Read These Next
Antioxidants: We hear about them on TV programs and read about them in the news. Doctors order us to eat them, and studies tell us they can help ward off cancers and diseases like Alzheimer’s.
But could you define the word antioxidant? Could you identify antioxidant-filled foods at the supermarket? If not, this post is for you – and your health. I’ll explain antioxidants and their importance in plain English – and leave you with a printable guide that simplifies healthy grocery shopping.
What is an antioxidant?
Merriam-Webster defines antioxidant as “a substance (as beta-carotene or vitamin C) that inhibits oxidation or reactions promoted by oxygen, peroxides, or free radicals.”
Experts at the National Institutes of Health use even more technical terms…
“Antioxidants are substances that may prevent potentially disease-producing cell damage that can result from natural bodily processes and from exposure to certain chemicals. Oxidation – one of the body’s natural chemical processes – can produce free radicals, which are highly unstable molecules that can damage cells. That damage, known as oxidative stress, is thought to play a role in the development of many diseases, including Alzheimer’s disease, cancer, eye disease, heart disease, Parkinson’s disease, and rheumatoid arthritis.”
But all you really need to understand is this:
When you are exposed to cigarette smoke, air pollution, ozone, X-rays, UV radiation from the sun, and various chemicals, your body produces molecules called free radicals. Free radicals are bad because they damage your cells, leaving you more susceptible to disease. Antioxidants are good because they help counteract cell damage.
You don’t need to memorize this list to benefit from antioxidants, but it’s still helpful to know their names. Here’s a list of common antioxidants compiled from data from Johns Hopkins University, Oregon State University, and the National Cancer Institute…
- Beta-carotene, part of a group of naturally occurring compounds called carotenoids, which are responsible for producing the colors in certain foods like the orange in carrots
- Lutein, another carotenoid
- Lycopene, another carotenoid
- Vitamin A, which includes Vitamin A1 (aka retinol), Vitamin A2 (aka 3,4-didehydroretinol), and Vitamin A3 (aka 3-hydroxy-retinol)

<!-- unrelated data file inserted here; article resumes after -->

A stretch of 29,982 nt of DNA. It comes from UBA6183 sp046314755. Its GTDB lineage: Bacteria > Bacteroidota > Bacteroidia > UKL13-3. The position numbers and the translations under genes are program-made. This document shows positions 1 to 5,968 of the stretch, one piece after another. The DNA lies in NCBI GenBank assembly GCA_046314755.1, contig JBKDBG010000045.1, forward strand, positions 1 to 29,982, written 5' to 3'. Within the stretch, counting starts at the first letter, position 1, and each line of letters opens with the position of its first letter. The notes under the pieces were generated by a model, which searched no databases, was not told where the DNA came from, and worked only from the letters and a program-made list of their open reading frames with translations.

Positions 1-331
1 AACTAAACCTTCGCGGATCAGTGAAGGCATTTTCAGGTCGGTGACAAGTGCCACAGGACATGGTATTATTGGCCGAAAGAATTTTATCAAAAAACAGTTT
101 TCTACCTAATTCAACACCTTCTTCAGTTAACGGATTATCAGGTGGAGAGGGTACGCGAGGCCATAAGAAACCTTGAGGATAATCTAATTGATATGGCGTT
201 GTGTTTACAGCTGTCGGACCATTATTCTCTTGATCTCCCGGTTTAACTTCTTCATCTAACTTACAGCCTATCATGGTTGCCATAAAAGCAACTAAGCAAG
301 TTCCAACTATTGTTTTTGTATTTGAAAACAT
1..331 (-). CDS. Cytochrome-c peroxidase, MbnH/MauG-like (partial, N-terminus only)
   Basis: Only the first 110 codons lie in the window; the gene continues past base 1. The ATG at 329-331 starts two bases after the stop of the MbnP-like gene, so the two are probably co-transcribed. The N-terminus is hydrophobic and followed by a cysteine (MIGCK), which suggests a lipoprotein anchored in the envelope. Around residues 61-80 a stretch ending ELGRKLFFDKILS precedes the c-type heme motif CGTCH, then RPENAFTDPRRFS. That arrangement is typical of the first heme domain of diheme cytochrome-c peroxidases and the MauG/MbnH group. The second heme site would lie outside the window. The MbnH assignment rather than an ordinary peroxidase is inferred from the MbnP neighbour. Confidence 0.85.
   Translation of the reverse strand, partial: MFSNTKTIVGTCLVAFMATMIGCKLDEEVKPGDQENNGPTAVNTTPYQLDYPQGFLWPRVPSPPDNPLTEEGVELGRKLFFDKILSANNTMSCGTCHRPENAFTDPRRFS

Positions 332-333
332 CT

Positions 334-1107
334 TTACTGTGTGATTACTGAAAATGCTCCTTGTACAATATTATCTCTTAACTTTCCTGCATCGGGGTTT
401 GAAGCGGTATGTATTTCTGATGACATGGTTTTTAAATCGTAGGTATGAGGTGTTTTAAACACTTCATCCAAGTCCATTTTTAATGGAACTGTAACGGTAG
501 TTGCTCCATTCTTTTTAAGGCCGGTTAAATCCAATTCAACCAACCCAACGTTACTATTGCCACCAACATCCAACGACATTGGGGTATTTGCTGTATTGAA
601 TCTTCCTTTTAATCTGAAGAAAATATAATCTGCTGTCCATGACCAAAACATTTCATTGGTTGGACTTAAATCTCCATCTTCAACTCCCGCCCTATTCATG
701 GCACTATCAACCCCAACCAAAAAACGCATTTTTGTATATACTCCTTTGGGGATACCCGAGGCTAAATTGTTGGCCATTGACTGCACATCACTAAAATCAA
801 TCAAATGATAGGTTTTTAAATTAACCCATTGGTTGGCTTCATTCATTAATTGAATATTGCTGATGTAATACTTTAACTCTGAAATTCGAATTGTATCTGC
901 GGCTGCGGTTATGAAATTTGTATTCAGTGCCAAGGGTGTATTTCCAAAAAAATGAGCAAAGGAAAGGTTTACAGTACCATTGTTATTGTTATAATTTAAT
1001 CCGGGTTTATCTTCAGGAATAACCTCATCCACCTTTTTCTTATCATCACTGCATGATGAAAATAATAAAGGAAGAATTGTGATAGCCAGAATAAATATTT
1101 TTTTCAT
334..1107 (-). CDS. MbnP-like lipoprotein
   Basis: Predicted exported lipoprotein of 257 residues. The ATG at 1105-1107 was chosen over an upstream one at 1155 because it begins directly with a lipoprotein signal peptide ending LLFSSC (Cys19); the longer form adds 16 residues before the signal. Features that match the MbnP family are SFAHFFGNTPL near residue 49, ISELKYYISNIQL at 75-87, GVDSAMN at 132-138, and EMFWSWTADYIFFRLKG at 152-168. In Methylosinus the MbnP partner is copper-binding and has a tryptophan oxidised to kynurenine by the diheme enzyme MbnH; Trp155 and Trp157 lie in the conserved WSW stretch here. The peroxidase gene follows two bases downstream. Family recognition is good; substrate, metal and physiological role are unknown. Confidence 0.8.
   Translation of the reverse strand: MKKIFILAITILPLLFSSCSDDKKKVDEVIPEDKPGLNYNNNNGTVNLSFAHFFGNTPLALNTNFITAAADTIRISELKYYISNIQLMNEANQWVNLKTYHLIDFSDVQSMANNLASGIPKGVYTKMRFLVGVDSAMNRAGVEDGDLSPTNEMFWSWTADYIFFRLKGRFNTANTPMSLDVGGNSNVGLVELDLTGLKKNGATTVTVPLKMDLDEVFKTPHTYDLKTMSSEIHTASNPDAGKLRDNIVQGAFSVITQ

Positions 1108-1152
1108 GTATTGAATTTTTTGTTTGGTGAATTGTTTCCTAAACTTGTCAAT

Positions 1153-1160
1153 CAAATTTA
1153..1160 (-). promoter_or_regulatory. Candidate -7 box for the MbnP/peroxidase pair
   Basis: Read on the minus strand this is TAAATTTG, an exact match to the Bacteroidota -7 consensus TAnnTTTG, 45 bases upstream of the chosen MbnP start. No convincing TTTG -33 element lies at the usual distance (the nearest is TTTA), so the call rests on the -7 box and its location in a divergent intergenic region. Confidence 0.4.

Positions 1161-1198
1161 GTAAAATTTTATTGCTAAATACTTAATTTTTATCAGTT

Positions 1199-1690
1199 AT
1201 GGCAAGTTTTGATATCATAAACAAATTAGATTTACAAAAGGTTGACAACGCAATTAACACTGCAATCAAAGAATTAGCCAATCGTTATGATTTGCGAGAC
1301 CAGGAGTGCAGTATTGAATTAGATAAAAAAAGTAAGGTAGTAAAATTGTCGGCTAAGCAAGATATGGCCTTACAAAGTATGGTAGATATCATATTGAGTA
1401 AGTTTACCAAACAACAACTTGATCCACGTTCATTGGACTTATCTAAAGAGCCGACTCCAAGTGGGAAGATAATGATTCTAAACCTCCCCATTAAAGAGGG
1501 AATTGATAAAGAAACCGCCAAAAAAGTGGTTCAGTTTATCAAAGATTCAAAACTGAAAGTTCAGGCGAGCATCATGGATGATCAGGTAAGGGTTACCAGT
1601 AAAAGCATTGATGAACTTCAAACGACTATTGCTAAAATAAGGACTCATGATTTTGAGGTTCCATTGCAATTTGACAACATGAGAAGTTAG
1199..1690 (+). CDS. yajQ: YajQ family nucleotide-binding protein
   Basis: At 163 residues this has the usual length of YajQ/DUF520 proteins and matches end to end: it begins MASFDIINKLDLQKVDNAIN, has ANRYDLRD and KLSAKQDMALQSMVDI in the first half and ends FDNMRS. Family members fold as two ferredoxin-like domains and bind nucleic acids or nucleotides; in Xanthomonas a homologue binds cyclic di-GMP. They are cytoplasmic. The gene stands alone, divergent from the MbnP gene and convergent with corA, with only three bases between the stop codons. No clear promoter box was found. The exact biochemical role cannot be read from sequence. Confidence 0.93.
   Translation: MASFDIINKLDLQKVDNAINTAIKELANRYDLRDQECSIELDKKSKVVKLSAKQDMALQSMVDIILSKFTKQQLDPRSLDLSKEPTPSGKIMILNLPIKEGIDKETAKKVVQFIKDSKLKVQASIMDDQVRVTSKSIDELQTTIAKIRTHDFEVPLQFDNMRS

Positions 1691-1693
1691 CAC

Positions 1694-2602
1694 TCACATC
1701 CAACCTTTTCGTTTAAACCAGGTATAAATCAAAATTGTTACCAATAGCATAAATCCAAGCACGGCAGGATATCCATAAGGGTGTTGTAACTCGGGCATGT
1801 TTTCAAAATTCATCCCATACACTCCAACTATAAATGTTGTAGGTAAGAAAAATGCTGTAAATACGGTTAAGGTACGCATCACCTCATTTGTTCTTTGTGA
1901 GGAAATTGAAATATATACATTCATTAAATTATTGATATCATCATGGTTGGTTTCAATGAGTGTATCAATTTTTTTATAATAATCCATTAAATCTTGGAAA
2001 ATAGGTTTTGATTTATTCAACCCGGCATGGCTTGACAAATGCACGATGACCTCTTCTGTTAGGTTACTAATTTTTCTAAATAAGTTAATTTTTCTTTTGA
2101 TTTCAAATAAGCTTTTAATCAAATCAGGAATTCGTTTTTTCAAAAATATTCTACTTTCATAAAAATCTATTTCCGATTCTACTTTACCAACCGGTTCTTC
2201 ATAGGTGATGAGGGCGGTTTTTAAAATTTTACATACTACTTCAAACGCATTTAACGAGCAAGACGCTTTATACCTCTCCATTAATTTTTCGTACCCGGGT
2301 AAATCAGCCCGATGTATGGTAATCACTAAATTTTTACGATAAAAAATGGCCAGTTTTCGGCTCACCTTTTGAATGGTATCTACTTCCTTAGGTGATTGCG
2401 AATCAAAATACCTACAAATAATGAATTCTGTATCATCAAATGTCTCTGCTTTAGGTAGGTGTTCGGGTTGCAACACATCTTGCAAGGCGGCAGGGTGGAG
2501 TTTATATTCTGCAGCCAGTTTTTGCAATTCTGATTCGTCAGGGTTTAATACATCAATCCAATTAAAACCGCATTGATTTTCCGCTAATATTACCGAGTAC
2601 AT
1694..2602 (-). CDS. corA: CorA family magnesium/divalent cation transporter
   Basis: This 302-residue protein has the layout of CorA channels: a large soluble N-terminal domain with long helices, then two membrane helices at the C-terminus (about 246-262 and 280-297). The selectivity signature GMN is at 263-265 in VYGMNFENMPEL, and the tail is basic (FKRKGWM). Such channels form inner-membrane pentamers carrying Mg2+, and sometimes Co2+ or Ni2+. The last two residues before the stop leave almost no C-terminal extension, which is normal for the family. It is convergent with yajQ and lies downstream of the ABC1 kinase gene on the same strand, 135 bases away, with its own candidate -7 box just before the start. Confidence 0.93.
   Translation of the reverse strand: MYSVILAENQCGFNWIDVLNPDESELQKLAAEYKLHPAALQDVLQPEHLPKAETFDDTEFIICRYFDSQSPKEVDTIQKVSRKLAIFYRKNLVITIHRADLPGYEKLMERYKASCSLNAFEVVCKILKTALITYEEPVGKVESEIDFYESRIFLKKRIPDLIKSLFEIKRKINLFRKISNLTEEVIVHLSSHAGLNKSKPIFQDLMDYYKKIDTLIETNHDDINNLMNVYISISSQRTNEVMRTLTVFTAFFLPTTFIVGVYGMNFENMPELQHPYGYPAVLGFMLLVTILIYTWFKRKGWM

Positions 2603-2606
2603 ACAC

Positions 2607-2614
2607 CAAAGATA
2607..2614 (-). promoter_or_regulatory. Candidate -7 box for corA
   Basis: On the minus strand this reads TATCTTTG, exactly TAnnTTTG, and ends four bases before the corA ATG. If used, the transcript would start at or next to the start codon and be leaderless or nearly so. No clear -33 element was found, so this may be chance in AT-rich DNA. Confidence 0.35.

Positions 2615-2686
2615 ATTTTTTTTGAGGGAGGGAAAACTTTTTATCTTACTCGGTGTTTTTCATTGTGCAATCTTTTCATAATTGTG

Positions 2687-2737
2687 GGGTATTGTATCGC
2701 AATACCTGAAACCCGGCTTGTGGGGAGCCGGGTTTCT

- Vitamin C (aka ascorbic acid)
- Vitamin E, which comes in eight forms, all known as either tocopherols or tocotrienols
- Manganese, a mineral found on the periodic table of elements
- Selenium, another mineral
- Flavonoids, a large group of compounds that are found in certain foods
How to shop for antioxidants
Natural antioxidants: Because natural antioxidants occur naturally in foods – meaning they were built in by Mother Nature, not added by food manufacturers – you won’t find them listed in a food’s ingredient list. So you can’t shop for antioxidants if you don’t know which foods naturally contain them. But if you print my Antioxidant Shopping Cheat Sheet PDF (which you can also download and save for future reference), you’ll have a guide to rely on when you grocery shop. The cheat sheet lists dozens of antioxidant-containing foods along with the specific antioxidants they contain, all grouped into supermarket-based sections for speedy shopping.
Synthetic antioxidants: Taking an antioxidant-filled pill sounds easier and cheaper than hunting down antioxidant-filled foods, but some studies indicate that synthetic-antioxidant supplements don’t offer the same health benefits as natural-antioxidant foods. The one thing all experts agree on is that antioxidant supplements are meant to supplement a healthy, natural-antioxidant-filled diet, not replace it. That means you need to eat antioxidant foods regardless of whether you take a supplement. (If you’re considering a supplement, be sure to talk to your doctor about which ones are right for you.)